One of the more interesting pieces of information from Elliotte Friedman’s 30 Thoughts column over at Sportsnet this week was the news that Minnesota Wild forward Nino Niederreiter has come up in trade talk.
What makes it so interesting is that Niederreiter is not only one of the Wild’s best forwards, he is also going to be entering his age 25 season, right in the prime of his career, and he is still two years away from being eligible for unrestricted free agency.
The trouble for the Wild is Niederreiter is almost certain to get a raise over the $2.67 million salary cap hit he played under this season. The Wild already have more than $61 million in cap space committed to just 15 players for next season and have a significant list of restricted agents to re-sign, including Niederreiter, Mikael Granlund and Erik Haula, before filling out the remainder of the roster.
There is also the issue of the expansion draft and whether the Wild would be able to protect Niederreiter as one of their seven forwards.
Given those circumstances, it is easy to conclude that somebody on the roster is going to get traded, and given Niederreiter’s contract situation and ability, there should be 30 general managers around the NHL calling about him. Even if the Wild have no intention of moving him, the other GMs wouldn’t be doing their jobs if they didn’t at least pick up the phone and ask.
Wild general manager Chuck Fletcher wouldn’t be doing his job if he didn’t A) listen, and B) set an extraordinarily high price for him (Friedman quoted Fletcher as saying they are “actively listening … on everything.”)
First, it’s important to keep in mind just how good Niederreiter has been for the Wild.
He has not only developed into a consistent 20-goal scorer, he has also become a possession-driving winger who plays Selke-caliber defense on the wing. It’s because he plays on the wing that he probably doesn’t get more attention in the Selke discussion (for what it’s worth, I had him in the top three on my ballot this season), but his performance jumps off the page from a defensive perspective.
His 55.3 Corsi percentage this season had him in the top 20 among all forwards (minimum 400 minutes played), while the Wild only surrendered 46 total shot attempts per 60 minutes of 5-on-5 play with him on the ice. That was the eighth-best mark in the league. That is elite two-way play, and when you combine that with the ability to score at least 20 goals (he has done that three seasons in a row) while getting only 15-16 minutes of ice time per game, you have a pretty valuable asset on your hands.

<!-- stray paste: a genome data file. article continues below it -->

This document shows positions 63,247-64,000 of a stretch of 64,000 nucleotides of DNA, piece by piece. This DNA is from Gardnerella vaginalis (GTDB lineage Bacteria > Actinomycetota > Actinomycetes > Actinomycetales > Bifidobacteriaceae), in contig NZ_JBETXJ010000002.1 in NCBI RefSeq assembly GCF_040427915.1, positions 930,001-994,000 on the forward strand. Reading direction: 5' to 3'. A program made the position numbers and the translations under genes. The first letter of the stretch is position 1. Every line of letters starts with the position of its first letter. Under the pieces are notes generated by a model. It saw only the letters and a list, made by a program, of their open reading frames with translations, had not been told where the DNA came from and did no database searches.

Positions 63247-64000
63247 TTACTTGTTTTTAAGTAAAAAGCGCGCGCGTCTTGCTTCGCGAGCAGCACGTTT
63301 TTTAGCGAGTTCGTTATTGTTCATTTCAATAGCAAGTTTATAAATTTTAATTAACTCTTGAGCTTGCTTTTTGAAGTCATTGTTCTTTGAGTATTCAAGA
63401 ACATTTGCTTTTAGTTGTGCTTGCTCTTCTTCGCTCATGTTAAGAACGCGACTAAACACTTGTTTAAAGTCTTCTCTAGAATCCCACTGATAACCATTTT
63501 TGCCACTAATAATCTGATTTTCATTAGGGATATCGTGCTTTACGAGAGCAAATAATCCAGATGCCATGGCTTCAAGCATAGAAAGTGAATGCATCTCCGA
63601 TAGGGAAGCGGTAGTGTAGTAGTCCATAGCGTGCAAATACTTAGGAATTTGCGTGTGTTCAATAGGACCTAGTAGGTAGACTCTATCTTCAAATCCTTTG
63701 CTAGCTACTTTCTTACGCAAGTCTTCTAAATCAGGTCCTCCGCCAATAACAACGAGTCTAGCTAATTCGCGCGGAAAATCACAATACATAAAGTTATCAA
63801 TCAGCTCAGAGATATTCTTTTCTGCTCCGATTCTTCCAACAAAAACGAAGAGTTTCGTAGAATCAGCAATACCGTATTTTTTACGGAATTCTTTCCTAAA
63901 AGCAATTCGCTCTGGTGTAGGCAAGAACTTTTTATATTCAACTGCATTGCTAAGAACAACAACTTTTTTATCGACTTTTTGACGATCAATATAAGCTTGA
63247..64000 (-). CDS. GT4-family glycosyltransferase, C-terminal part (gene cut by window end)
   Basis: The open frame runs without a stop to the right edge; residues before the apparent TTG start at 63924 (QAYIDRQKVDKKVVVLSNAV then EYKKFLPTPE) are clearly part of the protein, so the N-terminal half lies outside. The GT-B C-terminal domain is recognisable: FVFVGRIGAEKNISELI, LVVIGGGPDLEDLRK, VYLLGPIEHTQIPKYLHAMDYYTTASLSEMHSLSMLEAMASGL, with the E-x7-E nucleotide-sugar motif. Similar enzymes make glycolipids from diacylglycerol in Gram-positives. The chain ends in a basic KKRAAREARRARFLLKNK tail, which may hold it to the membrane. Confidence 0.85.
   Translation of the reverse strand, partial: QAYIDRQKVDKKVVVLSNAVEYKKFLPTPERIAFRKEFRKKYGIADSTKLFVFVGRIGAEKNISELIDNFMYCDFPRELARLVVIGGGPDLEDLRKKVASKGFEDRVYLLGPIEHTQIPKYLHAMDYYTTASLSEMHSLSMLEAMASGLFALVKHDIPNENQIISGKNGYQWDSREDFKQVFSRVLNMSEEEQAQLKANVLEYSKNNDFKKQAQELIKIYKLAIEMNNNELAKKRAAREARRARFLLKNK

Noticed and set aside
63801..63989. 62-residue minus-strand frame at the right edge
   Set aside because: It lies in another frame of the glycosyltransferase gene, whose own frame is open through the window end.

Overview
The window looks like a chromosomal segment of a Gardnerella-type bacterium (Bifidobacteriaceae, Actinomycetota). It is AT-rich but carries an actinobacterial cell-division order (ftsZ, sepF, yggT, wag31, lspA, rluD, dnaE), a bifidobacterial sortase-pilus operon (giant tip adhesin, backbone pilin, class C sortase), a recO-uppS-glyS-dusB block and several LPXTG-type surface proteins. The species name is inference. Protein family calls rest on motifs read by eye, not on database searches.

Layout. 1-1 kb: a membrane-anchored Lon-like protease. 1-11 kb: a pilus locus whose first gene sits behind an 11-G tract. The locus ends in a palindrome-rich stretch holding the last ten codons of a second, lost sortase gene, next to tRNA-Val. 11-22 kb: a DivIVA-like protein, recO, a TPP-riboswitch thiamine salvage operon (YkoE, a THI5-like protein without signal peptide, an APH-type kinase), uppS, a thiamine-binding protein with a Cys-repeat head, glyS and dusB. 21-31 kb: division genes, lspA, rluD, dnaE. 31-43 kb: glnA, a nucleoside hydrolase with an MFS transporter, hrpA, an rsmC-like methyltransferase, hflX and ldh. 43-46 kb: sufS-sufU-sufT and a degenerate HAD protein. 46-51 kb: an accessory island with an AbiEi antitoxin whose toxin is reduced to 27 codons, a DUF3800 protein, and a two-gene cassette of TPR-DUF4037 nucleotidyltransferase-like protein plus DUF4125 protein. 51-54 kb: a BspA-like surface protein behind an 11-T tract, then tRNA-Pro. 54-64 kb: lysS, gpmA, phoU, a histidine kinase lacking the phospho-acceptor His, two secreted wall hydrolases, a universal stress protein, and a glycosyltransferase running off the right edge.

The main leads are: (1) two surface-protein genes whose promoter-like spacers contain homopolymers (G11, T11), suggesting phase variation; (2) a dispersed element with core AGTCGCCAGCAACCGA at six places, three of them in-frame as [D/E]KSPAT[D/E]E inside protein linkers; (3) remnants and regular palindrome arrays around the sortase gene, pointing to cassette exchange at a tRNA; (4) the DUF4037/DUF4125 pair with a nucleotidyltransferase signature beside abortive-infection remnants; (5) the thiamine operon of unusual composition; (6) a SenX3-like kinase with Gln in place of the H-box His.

One that you probably do not want to let get away without a significant return, especially since that asset is two years away from being an unrestricted free agent.
Keep in mind, there were only 10 right wingers in the NHL this season who recorded more points than Niederreiter’s 57. And he plays elite defense along with that offense.
But this is the type of situation a salary cap league creates, especially for a team like the Wild that has had a large portion of its core pieced together through free agency and trades. Zach Parise, Ryan Suter, Jason Pominville and Mikko Koivu (homegrown player) combine for nearly $28 million in salary cap space. Three of those players (Parise, Suter and Pominville) probably played their best hockey for somebody else, while the Wild pay them top dollar. It can create a bit of a crunch when it comes to building the roster.
The expansion draft factor only adds to it this summer.
If it gets to that point, there are no shortage of teams that could use somebody on the right side with Niederreiter’s ability, including several with the salary cap space to be able to pay him.
If Arizona loses Radim Vrbata this summer, they would be a fantastic option, as would a Buffalo team that is in desperate need of more talent after taking a step backward this season.
Carolina, given its plethora of draft picks and talented defensemen to deal from, are another team that should have some interest, especially with some pressure to take a step forward. The Hurricanes have Sebastian Aho on the right side, and he looks absolutely tremendous, but their depth on the right side was limited pretty much to Lee Stempniak this season.
It is going to be tough for the Wild to keep everybody they want to keep, and they might have to end up dealing a player they don’t really want to lose. They should do everything in their power to make sure it is not somebody as good — and young — as Niederreiter. If it gets to that point, every team in the league should be calling.